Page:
Give each child a 2″ X 8″ piece of cardstock. Ask the children to print their homework resolutions or prayers on their bookmarks in their best lettering. Then they can illustrate their bookmarks with images that will help them to remember not to give up. Encourage each child to keep this bookmark in the textbook for the subject that he or she finds the most challenging.
Venture children will be intrigued by the subject of patron saints. Saints have been named as the patron—one who protects, guides, and helps—of individuals, professions, countries, parishes, schools, and more.Discuss why Saint Isidore has been considered the patron saint of the internet and computer users. Then have children work in small groups to write a short prayer to Saint Isidore of Seville that they can pray before logging onto the internet. They should make enough copies for everyone in their group. Encourage children to tape the prayers to the family computer at home for everyone to pray.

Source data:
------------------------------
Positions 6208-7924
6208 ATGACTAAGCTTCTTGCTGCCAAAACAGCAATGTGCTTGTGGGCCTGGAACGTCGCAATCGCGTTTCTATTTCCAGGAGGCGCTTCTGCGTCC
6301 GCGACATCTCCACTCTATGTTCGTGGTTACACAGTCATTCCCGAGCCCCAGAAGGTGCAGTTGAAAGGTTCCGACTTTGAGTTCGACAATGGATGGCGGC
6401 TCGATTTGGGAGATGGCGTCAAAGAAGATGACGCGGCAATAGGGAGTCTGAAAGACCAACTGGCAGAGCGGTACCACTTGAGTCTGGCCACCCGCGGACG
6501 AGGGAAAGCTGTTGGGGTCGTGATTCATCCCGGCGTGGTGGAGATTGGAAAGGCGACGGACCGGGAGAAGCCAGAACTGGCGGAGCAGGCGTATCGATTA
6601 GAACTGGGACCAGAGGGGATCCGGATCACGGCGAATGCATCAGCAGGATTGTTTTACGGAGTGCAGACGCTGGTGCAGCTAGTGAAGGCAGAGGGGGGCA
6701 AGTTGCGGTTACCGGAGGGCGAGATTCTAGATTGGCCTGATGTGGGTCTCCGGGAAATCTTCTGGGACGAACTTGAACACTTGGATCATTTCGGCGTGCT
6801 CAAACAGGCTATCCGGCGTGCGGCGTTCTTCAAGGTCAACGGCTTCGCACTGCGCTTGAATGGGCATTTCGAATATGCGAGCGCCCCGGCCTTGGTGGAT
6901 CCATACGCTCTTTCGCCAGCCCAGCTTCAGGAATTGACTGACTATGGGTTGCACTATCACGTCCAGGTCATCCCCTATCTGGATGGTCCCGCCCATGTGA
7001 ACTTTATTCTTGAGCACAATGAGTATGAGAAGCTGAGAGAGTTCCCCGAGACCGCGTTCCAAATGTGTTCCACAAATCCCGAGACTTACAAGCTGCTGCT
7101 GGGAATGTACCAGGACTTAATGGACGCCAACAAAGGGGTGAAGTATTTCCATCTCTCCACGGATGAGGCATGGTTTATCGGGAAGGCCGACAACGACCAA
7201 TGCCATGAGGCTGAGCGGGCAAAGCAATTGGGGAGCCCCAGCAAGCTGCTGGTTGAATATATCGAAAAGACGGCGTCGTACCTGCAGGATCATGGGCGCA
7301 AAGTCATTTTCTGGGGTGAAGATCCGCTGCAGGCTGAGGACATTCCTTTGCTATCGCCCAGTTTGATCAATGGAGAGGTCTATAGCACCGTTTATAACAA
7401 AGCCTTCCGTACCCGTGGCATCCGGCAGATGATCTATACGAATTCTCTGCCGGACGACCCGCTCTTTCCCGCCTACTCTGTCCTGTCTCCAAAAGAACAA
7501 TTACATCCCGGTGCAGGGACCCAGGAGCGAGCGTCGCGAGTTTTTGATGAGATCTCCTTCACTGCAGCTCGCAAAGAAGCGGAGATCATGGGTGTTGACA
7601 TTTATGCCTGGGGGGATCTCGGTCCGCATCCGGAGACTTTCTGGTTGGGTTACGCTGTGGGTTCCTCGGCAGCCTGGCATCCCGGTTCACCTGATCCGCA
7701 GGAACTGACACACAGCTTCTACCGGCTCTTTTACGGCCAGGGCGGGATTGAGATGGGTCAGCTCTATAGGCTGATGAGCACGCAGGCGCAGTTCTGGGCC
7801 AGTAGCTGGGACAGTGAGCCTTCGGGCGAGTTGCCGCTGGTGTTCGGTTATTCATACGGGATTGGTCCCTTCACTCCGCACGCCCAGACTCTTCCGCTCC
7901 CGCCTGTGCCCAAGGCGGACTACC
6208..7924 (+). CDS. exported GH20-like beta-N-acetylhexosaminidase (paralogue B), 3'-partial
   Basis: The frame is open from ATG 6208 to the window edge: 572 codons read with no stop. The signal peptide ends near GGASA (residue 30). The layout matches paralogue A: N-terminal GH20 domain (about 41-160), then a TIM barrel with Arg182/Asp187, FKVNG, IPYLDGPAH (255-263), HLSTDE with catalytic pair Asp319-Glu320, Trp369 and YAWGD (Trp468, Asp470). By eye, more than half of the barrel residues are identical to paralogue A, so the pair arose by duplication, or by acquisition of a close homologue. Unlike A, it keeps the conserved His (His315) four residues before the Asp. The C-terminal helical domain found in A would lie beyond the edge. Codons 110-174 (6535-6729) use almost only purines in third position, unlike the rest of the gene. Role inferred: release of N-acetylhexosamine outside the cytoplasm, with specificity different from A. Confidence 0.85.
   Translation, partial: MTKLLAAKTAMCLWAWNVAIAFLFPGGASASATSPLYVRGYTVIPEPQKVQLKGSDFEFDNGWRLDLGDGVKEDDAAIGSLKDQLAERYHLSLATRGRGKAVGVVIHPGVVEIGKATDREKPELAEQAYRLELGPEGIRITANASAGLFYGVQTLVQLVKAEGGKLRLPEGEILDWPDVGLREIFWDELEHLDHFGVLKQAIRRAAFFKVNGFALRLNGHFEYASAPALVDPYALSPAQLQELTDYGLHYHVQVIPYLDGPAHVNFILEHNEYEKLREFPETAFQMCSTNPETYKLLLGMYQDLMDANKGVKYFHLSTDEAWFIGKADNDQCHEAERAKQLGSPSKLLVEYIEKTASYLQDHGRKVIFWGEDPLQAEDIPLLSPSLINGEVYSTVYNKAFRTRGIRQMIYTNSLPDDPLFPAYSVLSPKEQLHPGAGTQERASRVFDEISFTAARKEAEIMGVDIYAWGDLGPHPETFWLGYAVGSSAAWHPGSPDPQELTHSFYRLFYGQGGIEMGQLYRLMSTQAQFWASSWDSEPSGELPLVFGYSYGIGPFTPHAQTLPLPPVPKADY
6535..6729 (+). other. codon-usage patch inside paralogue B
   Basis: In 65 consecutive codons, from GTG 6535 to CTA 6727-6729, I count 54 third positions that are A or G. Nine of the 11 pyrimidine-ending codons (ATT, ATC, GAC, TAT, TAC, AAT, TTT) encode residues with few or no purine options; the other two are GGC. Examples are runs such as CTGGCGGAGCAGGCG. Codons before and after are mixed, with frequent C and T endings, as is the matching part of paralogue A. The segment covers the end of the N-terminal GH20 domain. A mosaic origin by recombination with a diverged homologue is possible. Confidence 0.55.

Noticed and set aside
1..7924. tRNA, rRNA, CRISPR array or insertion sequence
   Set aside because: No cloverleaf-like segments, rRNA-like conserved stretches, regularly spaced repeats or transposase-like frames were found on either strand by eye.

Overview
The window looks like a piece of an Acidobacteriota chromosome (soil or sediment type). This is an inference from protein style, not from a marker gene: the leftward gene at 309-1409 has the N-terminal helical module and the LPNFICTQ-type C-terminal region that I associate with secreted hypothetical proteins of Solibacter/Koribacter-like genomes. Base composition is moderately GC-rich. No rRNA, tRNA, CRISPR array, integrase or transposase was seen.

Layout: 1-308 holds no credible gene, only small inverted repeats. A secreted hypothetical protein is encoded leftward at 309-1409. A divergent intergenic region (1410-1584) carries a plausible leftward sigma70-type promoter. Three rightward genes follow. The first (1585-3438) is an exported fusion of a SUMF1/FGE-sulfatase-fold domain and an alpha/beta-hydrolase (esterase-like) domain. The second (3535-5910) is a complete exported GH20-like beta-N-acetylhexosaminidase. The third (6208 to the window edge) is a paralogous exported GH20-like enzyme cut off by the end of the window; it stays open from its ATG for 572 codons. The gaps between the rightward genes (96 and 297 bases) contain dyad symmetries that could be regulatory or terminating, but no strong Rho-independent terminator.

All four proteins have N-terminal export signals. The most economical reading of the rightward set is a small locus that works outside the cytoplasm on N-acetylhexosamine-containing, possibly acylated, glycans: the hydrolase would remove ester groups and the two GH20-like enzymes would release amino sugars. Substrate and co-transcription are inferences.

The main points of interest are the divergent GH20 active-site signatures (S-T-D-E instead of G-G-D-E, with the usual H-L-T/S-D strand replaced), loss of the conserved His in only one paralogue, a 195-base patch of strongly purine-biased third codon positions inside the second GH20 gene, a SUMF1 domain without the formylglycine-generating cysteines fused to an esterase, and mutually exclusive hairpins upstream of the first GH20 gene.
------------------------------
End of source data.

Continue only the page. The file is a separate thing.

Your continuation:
Help the group draw up a list of people, places, or activities that interest them. For example: sports, students, artists, aviators, television, teachers, firefighters, parish priests, children, singers, skiers, the United States, the Americas. Then assign each child one item on the list. The task: to find the patron saint for that person, place, or activity. If the internet is available during class, you may allow children do their research immediately. If not, have them do it at home and report their findings at your next class.